Bill's oldest daughter Susie is coming on Wednesday from Boston to pick him up for a little field trip. I believe lunch and a trip to The Bass Pro shop are on the agenda.

Wade, Bill's oldest son, will soon be working his new job schedule around to include WB since there will be some drive time and job site visits.

If I were WB and in his condition, I would most likely be depressed about the prospects of knowing that there was no cure for my ailments and that each new day brought the prospect of more confusion and helplessness.

A tidbit about the 7 stages of Alzheimer's: WB was officially diagnosed 3 years ago this October 16th at level 3-4. We are now at full 5 with about 4 episodes of 6.

Stage 1: No impairment (normal function)
Unimpaired individuals experience no memory problems and none are evident to a health care professional during a medical interview.
Stage 2: Very mild cognitive decline (may be normal age-related changes or earliest signs of Alzheimer's disease)
Individuals may feel as if they have memory loss and lapses, especially in forgetting familiar words or names or the location of keys, eyeglasses or other everyday objects. But these problems are not evident during a medical examination or apparent to friends, family or co-workers.
Stage 3: Mild cognitive declineEarly-stage Alzheimer's can be diagnosed in some, but not all, individuals with these symptoms
Friends, family or co-workers begin to notice deficiencies. Problems with memory or concentration may be measurable in clinical testing or discernible during a detailed medical interview. Common difficulties include:
  • Word- or name-finding problems noticeable to family or close associates
  • Decreased ability to remember names when introduced to new people
  • Performance issues in social or work settings noticeable to family, friends or co-workers
  • Reading a passage and retaining little material
  • Losing or misplacing a valuable object
  • Decline in ability to plan or organize
Stage 4: Moderate cognitive decline
(Mild or early-stage Alzheimer's disease)
At this stage, a careful medical interview detects clear-cut deficiencies in the following areas:
  • Decreased knowledge of recent occasions or current events
  • Impaired ability to perform challenging mental arithmetic-for example, to count backward from 75 by 7s
  • Decreased capacity to perform complex tasks, such as planning dinner for guests, paying bills and managing finances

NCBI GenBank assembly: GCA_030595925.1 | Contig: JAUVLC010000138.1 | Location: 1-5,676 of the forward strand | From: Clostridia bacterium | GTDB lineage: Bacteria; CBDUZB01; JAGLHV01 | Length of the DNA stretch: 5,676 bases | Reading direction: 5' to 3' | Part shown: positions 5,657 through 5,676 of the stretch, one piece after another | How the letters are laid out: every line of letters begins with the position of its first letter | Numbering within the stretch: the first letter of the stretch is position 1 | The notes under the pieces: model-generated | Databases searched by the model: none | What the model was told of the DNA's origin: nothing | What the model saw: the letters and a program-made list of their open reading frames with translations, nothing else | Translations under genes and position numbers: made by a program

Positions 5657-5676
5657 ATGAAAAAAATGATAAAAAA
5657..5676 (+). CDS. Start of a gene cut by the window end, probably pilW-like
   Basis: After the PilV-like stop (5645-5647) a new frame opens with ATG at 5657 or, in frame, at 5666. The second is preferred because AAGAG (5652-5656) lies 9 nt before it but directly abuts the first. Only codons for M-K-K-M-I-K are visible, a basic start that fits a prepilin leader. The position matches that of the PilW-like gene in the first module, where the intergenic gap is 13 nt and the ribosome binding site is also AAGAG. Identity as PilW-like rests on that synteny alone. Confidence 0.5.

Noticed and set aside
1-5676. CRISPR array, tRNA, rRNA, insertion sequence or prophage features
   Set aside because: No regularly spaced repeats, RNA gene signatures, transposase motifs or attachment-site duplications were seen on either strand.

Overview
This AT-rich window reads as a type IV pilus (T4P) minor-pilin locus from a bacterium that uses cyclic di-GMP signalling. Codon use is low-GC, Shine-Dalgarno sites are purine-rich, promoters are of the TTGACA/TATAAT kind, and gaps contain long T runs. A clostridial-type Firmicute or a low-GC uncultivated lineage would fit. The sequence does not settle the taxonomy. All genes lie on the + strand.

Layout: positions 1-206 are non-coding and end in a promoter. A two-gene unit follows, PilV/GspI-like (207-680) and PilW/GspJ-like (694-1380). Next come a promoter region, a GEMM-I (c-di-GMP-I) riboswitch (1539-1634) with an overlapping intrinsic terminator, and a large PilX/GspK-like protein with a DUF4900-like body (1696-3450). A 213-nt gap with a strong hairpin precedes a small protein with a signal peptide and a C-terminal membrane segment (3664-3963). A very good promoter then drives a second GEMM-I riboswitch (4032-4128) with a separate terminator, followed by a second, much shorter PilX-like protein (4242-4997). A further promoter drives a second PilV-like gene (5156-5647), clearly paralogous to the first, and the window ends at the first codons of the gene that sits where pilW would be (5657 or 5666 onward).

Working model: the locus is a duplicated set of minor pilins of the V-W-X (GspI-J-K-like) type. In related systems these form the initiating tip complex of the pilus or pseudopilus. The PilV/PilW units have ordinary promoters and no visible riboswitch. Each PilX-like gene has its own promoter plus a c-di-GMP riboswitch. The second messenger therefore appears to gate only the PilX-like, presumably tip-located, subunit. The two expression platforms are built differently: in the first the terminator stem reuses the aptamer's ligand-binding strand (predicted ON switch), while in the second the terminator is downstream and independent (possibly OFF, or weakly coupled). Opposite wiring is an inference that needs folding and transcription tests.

• Reduced memory of personal history
  • The affected individual may seem subdued and withdrawn, especially in socially or mentally challenging situations
Stage 5: Moderately severe cognitive decline
(Moderate or mid-stage Alzheimer's disease)
Major gaps in memory and deficits in cognitive function emerge. Some assistance with day-to-day activities becomes essential. At this stage, individuals may:
  • Be unable during a medical interview to recall such important details as their current address, their telephone number or the name of the college or high school from which they graduated
  • Become confused about where they are or about the date, day of the week or season
  • Have trouble with less challenging mental arithmetic; for example, counting backward from 40 by 4s or from 20 by 2s
  • Need help choosing proper clothing for the season or the occasion
  • Usually retain substantial knowledge about themselves and know their own name and the names of their spouse or children
  • Usually require no assistance with eating or using the toilet
Stage 6: Severe cognitive decline
(Moderately severe or mid-stage Alzheimer's disease)
Memory difficulties continue to worsen, significant personality changes may emerge and affected individuals need extensive help with customary daily activities. At this stage, individuals may:
  • Lose most awareness of recent experiences and events as well as of their surroundings
  • Recollect their personal history imperfectly, although they generally recall their own name
  • Occasionally forget the name of their spouse or primary caregiver but generally can distinguish familiar from unfamiliar faces
  • Need help getting dressed properly; without supervision, may make such errors as putting pajamas over daytime clothes or shoes on wrong feet
  • Experience disruption of their normal sleep/waking cycle
  • Need help with handling details of toileting (flushing toilet, wiping and disposing of tissue properly)
  • Have increasing episodes of urinary or fecal incontinence
  • Experience significant personality changes and behavioral symptoms, including suspiciousness and delusions (for example, believing that their caregiver is an impostor); hallucinations (seeing or hearing things that are not really there); or compulsive, repetitive behaviors such as hand-wringing or tissue shredding
  • Tend to wander and become lost
Stage 7: Very severe cognitive decline
(Severe or late-stage Alzheimer's disease)
This is the final stage of the disease when individuals lose the ability to respond to their environment, the ability to speak and, ultimately, the ability to control movement.
  • Frequently individuals lose their capacity for recognizable speech, although words or phrases may occasionally be uttered
  • Individuals need help with eating and toileting and there is general incontinence of urine
  • Individuals lose the ability to walk without assistance, then the ability to sit without support, the ability to smile, and the ability to hold their head up. Reflexes become abnormal and muscles grow rigid. Swallowing is impaired.